Friday, January 16, 2015

The Man in the High Castle has produced an excellent television adaptation of Philip K Dick's The Man in the High Castle. The series currently consists of a single pilot episode. Ridley Scott was one of the executive producers.

The pilot features good writing, acting, directing, editing, cinematography, and production design. As noted in this review at, the primary flaw is some weak CGI in establishing shots of New York City. Hopefully this problem can be sorted out (more practical effects?) should the pilot be turned into a series.

I was particularly impressed by how the writing and production design handled the series' alternate history premise in a convincing fashion. This is something that's really easy to get wrong. The pilot showed a nation which was still distinctly American in culture, but with a layer or sliver of Japanese and German culture imposed on top in characteristic imperialist fashion.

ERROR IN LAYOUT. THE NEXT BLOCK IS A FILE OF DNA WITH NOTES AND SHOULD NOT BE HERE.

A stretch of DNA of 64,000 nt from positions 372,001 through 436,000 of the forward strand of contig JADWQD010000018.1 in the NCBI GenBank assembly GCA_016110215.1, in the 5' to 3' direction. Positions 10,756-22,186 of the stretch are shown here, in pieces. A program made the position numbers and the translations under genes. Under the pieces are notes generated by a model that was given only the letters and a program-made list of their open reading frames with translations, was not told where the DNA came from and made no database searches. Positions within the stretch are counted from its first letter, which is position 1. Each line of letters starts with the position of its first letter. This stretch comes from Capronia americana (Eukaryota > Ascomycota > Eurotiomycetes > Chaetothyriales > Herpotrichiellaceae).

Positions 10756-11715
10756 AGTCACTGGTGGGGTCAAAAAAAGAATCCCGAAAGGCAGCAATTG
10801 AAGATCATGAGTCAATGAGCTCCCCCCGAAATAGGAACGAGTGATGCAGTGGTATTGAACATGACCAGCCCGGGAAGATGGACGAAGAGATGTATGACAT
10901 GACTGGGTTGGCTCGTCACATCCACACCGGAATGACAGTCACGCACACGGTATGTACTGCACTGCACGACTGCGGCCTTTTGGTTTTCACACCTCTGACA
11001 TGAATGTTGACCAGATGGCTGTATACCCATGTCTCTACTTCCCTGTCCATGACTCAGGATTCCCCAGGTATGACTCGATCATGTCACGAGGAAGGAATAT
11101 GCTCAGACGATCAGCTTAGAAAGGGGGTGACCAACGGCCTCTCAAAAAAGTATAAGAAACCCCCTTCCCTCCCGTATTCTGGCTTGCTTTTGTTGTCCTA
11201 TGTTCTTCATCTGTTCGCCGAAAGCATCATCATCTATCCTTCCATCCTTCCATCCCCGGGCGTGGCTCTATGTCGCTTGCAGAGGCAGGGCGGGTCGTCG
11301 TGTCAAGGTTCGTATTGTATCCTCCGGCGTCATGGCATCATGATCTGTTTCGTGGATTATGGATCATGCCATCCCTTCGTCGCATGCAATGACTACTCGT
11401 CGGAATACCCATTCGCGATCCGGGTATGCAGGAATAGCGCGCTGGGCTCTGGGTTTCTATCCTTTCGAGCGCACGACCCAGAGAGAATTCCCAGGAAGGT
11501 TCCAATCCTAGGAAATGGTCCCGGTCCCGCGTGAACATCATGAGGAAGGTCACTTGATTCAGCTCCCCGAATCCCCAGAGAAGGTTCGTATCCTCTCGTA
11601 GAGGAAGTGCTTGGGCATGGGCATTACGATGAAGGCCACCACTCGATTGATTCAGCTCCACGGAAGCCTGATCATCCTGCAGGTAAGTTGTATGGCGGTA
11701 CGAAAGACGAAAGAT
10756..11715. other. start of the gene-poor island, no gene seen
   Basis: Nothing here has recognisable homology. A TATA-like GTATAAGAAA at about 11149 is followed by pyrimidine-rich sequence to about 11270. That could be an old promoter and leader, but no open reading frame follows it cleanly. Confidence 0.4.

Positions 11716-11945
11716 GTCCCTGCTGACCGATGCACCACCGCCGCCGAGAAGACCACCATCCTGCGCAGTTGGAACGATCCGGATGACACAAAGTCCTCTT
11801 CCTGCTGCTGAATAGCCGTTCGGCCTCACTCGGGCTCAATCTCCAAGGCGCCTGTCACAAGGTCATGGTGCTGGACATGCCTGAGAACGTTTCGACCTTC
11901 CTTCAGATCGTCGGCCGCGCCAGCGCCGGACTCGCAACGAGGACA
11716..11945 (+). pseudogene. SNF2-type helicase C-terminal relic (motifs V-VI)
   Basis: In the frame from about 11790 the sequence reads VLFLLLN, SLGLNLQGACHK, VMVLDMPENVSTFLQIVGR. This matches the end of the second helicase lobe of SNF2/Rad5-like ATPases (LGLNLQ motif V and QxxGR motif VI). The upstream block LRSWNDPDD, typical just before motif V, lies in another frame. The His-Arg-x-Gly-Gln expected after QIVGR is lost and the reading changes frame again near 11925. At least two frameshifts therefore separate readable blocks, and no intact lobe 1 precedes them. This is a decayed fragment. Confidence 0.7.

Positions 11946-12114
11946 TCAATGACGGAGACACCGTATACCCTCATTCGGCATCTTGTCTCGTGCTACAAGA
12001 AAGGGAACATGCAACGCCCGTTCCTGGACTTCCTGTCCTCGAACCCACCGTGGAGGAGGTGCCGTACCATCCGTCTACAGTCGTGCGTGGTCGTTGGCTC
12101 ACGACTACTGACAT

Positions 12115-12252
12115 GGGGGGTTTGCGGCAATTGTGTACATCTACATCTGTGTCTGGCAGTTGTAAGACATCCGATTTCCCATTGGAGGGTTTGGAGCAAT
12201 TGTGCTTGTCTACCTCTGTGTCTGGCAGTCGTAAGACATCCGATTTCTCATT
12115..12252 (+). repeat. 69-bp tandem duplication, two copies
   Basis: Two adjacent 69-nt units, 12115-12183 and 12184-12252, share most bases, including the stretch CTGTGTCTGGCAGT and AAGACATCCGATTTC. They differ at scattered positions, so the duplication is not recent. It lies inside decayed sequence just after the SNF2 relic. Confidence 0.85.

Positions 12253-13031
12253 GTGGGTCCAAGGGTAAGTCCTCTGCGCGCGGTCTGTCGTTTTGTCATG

The pilot also depicted a material culture which was a combination of technology and design from the 1940s, 1950s, and 1960s. You might think that this is a flaw, but to my mind it gets things exactly right. There is an inherent conservatism to the material culture of totalitarian regimes, both because of economic stagnation (think of the Soviet Union, or for a more extreme version, Cuba), and because of the regime's suppression of the novelty and innovation characteristic of the material culture of liberal democracies. One shouldn't expect a 1962 America ruled by the Axis powers to look like it came from an episode of Mad Men.

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